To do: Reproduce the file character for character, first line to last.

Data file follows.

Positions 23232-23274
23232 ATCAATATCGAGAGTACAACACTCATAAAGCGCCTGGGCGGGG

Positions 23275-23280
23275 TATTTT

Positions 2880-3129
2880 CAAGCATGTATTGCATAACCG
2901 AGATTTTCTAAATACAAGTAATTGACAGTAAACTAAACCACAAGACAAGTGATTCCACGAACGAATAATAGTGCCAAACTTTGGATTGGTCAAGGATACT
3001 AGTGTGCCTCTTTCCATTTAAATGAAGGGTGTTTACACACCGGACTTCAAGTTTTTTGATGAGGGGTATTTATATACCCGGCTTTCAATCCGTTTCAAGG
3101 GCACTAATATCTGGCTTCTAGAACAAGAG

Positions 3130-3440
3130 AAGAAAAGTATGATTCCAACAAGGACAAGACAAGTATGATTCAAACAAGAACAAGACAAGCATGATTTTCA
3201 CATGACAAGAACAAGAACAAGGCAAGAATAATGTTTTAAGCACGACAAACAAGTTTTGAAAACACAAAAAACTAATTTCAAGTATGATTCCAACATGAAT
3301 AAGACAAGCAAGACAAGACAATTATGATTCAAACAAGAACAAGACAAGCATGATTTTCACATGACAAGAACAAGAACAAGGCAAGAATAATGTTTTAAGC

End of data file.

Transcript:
Positions 23232-23274
23232 ATCAATATCGAGAGTACAACACTCATAAAGCGCCTGGGCGGGG

Positions 23275-23280
23275 TATTTT

Positions 2880-3129
2880 CAAGCATGTATTGCATAACCG
2901 AGATTTTCTAAATACAAGTAATTGACAGTAAACTAAACCACAAGACAAGTGATTCCACGAACGAATAATAGTGCCAAACTTTGGATTGGTCAAGGATACT
3001 AGTGTGCCTCTTTCCATTTAAATGAAGGGTGTTTACACACCGGACTTCAAGTTTTTTGATGAGGGGTATTTATATACCCGGCTTTCAATCCGTTTCAAGG
3101 GCACTAATATCTGGCTTCTAGAACAAGAG

Positions 3130-3440
3130 AAGAAAAGTATGATTCCAACAAGGACAAGACAAGTATGATTCAAACAAGAACAAGACAAGCATGATTTTCA
3201 CATGACAAGAACAAGAACAAGGCAAGAATAATGTTTTAAGCACGACAAACAAGTTTTGAAAACACAAAAAACTAATTTCAAGTATGATTCCAACATGAAT
3301 AAGACAAGCAAGACAAGACAATTATGATTCAAACAAGAACAAGACAAGCATGATTTTCACATGACAAGAACAAGAACAAGGCAAGAATAATGTTTTAAGC